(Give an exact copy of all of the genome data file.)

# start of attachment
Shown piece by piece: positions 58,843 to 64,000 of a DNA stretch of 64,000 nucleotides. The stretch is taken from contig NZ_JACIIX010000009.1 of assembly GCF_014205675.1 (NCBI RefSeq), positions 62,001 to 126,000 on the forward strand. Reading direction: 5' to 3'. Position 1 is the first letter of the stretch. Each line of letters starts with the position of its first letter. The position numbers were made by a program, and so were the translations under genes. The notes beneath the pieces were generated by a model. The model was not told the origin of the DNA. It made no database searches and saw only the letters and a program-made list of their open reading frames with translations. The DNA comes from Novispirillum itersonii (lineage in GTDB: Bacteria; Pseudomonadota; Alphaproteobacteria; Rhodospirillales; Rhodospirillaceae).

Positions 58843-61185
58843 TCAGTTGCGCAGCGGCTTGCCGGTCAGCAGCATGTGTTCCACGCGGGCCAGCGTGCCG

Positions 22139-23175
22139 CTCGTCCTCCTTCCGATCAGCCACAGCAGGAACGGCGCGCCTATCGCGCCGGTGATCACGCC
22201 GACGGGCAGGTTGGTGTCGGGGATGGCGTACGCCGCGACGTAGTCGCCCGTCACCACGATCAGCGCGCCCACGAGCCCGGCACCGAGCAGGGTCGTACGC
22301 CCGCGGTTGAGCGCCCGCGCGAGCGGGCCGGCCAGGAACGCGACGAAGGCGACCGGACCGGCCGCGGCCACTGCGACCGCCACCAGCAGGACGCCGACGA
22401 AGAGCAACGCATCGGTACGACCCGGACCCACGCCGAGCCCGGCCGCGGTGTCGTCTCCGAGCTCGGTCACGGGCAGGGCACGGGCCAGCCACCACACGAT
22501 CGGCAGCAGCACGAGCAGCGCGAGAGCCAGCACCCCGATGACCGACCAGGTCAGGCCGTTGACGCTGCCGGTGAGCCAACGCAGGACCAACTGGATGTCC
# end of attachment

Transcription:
Shown piece by piece: positions 58,843 to 64,000 of a DNA stretch of 64,000 nucleotides. The stretch is taken from contig NZ_JACIIX010000009.1 of assembly GCF_014205675.1 (NCBI RefSeq), positions 62,001 to 126,000 on the forward strand. Reading direction: 5' to 3'. Position 1 is the first letter of the stretch. Each line of letters starts with the position of its first letter. The position numbers were made by a program, and so were the translations under genes. The notes beneath the pieces were generated by a model. The model was not told the origin of the DNA. It made no database searches and saw only the letters and a program-made list of their open reading frames with translations. The DNA comes from Novispirillum itersonii (lineage in GTDB: Bacteria; Pseudomonadota; Alphaproteobacteria; Rhodospirillales; Rhodospirillaceae).

Positions 58843-61185
58843 TCAGTTGCGCAGCGGCTTGCCGGTCAGCAGCATGTGTTCCACGCGGGCCAGCGTGCCG

Positions 22139-23175
22139 CTCGTCCTCCTTCCGATCAGCCACAGCAGGAACGGCGCGCCTATCGCGCCGGTGATCACGCC
22201 GACGGGCAGGTTGGTGTCGGGGATGGCGTACGCCGCGACGTAGTCGCCCGTCACCACGATCAGCGCGCCCACGAGCCCGGCACCGAGCAGGGTCGTACGC
22301 CCGCGGTTGAGCGCCCGCGCGAGCGGGCCGGCCAGGAACGCGACGAAGGCGACCGGACCGGCCGCGGCCACTGCGACCGCCACCAGCAGGACGCCGACGA
22401 AGAGCAACGCATCGGTACGACCCGGACCCACGCCGAGCCCGGCCGCGGTGTCGTCTCCGAGCTCGGTCACGGGCAGGGCACGGGCCAGCCACCACACGAT
22501 CGGCAGCAGCACGAGCAGCGCGAGAGCCAGCACCCCGATGACCGACCAGGTCAGGCCGTTGACGCTGCCGGTGAGCCAACGCAGGACCAACTGGATGTCC